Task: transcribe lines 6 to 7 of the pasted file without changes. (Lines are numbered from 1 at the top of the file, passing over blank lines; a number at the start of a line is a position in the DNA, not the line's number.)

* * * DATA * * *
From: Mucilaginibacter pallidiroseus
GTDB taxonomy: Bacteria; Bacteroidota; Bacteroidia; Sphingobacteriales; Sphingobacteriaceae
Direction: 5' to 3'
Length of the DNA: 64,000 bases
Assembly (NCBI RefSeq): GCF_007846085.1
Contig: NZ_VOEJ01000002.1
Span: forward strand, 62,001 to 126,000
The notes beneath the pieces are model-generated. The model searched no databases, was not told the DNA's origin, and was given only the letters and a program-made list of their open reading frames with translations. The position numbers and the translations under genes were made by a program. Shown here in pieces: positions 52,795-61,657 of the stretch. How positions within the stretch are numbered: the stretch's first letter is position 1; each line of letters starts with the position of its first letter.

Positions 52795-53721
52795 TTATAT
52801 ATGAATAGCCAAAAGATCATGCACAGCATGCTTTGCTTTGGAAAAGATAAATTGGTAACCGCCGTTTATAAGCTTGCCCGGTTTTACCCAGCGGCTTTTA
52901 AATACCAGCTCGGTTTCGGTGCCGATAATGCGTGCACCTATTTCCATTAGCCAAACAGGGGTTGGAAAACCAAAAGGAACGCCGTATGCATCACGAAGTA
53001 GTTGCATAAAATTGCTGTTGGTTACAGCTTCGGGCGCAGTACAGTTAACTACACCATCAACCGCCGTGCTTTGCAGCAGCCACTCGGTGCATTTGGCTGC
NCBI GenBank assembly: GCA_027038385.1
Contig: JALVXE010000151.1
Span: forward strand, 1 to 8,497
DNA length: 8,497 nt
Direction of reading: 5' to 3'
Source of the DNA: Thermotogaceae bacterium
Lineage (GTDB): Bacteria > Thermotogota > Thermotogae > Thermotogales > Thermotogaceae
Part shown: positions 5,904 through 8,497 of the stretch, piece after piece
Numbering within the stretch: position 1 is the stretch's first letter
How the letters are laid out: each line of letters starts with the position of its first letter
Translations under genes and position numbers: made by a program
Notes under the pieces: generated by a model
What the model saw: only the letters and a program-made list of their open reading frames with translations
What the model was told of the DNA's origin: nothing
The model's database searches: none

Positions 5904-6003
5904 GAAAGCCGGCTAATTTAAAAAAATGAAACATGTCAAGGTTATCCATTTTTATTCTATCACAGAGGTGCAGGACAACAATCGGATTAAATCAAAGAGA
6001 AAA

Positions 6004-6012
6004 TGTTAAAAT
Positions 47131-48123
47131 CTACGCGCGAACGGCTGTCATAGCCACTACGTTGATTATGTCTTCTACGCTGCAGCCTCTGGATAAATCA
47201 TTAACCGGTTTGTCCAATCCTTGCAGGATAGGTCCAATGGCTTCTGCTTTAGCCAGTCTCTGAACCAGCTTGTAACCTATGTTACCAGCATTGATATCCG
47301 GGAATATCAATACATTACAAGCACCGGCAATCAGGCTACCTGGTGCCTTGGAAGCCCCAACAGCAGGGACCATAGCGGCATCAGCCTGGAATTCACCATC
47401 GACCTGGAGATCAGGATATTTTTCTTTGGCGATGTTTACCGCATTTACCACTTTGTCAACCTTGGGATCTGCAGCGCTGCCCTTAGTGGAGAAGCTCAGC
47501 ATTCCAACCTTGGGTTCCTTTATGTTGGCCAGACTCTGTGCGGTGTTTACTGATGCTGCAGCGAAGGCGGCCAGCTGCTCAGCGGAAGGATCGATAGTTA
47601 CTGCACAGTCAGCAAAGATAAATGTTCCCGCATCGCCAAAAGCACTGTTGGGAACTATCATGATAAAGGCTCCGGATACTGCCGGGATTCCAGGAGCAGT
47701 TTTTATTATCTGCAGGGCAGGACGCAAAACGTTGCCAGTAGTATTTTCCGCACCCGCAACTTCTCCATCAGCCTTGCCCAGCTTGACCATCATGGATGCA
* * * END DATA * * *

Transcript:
Contig: NZ_VOEJ01000002.1
Span: forward strand, 62,001 to 126,000